History Of Transplants Essay

1063 words - 5 pages

You’re 50 years old now. You haven’t taken care of your body as well as you thought you did and now you must go through hundreds of tests to see if you can get that new organ that you need. Would your chances of survival be good if you needed a transplant back in the 1800’s? What about present time? Do you have a chance of living a long life? Does the future truly look brighter for transplants? You’ll learn about your chances of a successful transplant in both the past, present, and future.
What is the history of transplants? No one knows exactly how long people have been transplanting tissue but some of the first information we have is from the 1500’s. The first thing to medical record was ...view middle of the document...

As the success rate continued to grow, doctor’s began to try other organs such as lungs, livers, hearts, and even things like pancreases.
All of the mysteries of blood transfusions were answered in the 1900’s when Karl Landsteiner, an Austrian doctor, discovered blood types. Including that improvement came new laws, new information, and new tests. Doctors began doing multiple organ transplants and even started transferring bone marrow! As technology continued to grow people began to die from rejection. In the 1970’s people proved that Cyclosporine’s the best immunosuppressant that they had. Then, from the 1980’s to the 2000’s, they created new laws and even national holidays (organdonor.gov)!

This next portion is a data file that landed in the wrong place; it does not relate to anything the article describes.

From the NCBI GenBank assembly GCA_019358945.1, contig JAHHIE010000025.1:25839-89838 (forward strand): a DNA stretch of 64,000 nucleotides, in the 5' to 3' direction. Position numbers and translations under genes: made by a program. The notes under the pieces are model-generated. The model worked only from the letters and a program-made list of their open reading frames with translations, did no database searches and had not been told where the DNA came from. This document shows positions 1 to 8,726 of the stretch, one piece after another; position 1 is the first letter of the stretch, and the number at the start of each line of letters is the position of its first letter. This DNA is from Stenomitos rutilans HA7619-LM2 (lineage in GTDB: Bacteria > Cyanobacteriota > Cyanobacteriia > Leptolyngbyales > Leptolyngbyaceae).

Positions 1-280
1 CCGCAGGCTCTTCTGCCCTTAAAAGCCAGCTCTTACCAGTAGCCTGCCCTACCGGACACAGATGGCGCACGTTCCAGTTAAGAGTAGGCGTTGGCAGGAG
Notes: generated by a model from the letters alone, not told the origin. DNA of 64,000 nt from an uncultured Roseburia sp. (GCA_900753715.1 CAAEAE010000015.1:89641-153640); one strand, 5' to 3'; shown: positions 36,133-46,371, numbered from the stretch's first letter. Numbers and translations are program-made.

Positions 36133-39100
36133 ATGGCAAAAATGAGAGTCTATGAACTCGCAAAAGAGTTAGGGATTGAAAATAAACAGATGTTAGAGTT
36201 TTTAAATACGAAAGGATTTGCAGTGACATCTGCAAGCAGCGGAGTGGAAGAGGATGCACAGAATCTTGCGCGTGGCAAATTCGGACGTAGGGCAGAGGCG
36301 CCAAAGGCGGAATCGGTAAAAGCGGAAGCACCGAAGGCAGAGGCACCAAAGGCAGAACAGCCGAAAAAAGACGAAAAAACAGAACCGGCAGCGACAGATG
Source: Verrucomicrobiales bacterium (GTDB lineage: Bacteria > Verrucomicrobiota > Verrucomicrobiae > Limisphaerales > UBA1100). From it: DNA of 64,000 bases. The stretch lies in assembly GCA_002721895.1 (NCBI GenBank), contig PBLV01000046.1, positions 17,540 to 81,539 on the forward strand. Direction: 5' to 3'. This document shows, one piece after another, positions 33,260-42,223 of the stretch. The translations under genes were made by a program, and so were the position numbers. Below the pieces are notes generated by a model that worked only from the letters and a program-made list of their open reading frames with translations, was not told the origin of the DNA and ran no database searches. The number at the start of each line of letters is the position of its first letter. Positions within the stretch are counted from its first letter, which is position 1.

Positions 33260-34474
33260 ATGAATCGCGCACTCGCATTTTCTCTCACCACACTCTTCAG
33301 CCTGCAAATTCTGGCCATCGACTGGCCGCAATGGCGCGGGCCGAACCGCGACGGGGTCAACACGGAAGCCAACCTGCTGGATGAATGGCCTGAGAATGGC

In the late 20th century, scientists developed a kidney machine that performs dialysis (Wouk 23). Doctors, despite major complications, continued to try liver transplants. After years and years they finally succeeded and were able to transplant the first successful liver (Wouk 24). Times have changed and we’re already in the 21st century! Now, doctors have a whole set of tests that they must do before deciding if it’s safe for their patient to get a transplant (Wouk 28). Once their patient has been cleared, they will have to wait. The person’s name will go onto a waiting list depending on the seriousness of their case. In America -and other places- there is a shortage of organs (Wouk 29, 30, 41-45). Some may wait weeks, months, even years to get what they need be it a kidney, a heart, a liver, etc… When the shipment of your new organ is in, the operation will begin. You’ll get the surgery, take many different pills (Wouk 28), and pray to whatever greater power there is that you’re body doesn’t reject the new organ. Another solution to this problem is to get an artificial organ be it for life or just for your wait. While people have artificial hearts and kidneys, doctors and scientists are still working to develop different organs, enhanced versions, and units with more mobility (Wouk 52, 53).
As mentioned before, doctors and scientists are...

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